Mark Twain on Coldest Winter
Claim: Mark Twain once asserted The coldest winter I ever spent was a summer in San Francisco.
Origins: San Francisco s weather patterns have confounded those who live there and those who visit for as long as there s been a San Francisco. It may be California, and it may be lovely, but the wind can be vicious, and those summertime temperatures can be disappointing bordering on in danger
of freezing if one doesn t keep moving.
Twain s droll comment is widely repeated to the point that you can t read a news story that makes mention of the cold of San Franciscan summers and not trip over it. It s a great quote. It s a wonderfully crafted quote. And it s a darned shame Twain never said it.
Searches of Twain writings, private letters, and other publications fail to locate this witticism. The closest resemblance to it appears in an 1879 letter in which Twain quoted a wag who, when asked if he d ever seen such a cold winter, replied, Yes, last summer. Twain then added his own comment, I judge he spent his summer in Paris. (Twain s rejoinder is an example of treppenwitz the wit of the stairway, those brilliant comebacks one thinks of only long after the moment has passed.)
Mark Twain uttered a great many memorable lines during his lifetime, but he has also had many a saying attributed to him that he never gave voice to. Another weather-related quote wrongly credited to Twain is the quip that Everyone talks about the weather, but nobody does anything about it. (However, Twain did say If you don t like the weather in New England, just wait a few minutes. )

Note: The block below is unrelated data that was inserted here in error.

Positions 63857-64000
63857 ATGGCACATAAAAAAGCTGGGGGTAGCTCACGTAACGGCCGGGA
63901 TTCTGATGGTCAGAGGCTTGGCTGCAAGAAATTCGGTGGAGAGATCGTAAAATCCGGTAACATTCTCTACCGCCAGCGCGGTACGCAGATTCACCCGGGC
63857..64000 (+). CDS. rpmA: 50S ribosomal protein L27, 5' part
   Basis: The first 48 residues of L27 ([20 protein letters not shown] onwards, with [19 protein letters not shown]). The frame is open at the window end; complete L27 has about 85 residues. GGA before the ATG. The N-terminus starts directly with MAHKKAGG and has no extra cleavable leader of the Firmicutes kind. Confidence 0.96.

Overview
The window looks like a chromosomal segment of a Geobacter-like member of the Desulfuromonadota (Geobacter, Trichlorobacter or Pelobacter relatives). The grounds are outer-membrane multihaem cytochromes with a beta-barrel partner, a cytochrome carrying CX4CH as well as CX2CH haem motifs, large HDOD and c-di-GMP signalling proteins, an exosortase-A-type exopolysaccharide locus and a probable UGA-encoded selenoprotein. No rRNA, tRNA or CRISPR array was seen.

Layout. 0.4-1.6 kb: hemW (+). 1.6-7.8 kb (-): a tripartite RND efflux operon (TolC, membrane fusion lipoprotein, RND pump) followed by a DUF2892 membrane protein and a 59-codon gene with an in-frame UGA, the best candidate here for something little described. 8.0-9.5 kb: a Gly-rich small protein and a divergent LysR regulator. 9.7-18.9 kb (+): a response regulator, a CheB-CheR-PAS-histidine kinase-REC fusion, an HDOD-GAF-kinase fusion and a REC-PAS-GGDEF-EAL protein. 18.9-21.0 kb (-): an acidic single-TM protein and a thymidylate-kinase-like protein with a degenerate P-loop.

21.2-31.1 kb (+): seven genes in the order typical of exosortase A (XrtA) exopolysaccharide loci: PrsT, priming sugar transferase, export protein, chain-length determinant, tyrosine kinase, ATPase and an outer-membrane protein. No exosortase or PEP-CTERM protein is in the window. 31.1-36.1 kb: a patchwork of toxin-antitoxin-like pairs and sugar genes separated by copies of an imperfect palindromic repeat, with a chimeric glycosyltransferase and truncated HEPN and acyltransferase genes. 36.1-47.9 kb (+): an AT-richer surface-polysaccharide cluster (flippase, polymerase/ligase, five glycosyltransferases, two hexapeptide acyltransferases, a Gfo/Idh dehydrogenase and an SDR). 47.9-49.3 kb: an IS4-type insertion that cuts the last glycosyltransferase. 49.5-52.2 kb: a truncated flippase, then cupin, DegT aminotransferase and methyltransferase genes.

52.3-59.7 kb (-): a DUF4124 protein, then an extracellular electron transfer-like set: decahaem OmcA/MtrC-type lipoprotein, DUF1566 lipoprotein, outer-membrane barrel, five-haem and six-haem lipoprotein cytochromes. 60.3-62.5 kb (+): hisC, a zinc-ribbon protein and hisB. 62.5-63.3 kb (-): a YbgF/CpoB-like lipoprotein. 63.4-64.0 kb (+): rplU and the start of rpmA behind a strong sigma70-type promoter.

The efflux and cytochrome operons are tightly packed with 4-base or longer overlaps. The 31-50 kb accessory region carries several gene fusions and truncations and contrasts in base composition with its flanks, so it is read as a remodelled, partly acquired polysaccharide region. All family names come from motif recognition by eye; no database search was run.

Other apocryphal Twainisms include:
Why does Twain attract so many misattributed witticisms? According to Ralph Keyes in Nice Guys Finish Seventh. his compendium of misattributed and false quotes, Any orphan line with even a hint of drollness is subject to being put in his [Twain s] mouth. Robert Hirst, General Editor of the University of California s Mark Twain Project, says: It s like an insurance policy. Attributing something to Mark Twain adds to the joke. When they first hear his name, people are disposed to laugh; they re ready to laugh. That s the chief reason he s saddled with so much stuff that isn t his.
Good lines become great ones when presented as the utterances of those whom we already hold in high esteem for their wit.
Barbara stock quotes Mikkelson
Last updated: 26 September 2007
Boller. Paul F. and John George. They Never Said It .
New York: Oxford Univ. Press, 1989 ISBN 0-19-506469-0 (pp. 123-124).
Keyes, Ralph. Nice Guys Finish Seventh.
New York: Harper Collins, 1992 ISBN 0-06-270020-0 (pp. 109-113).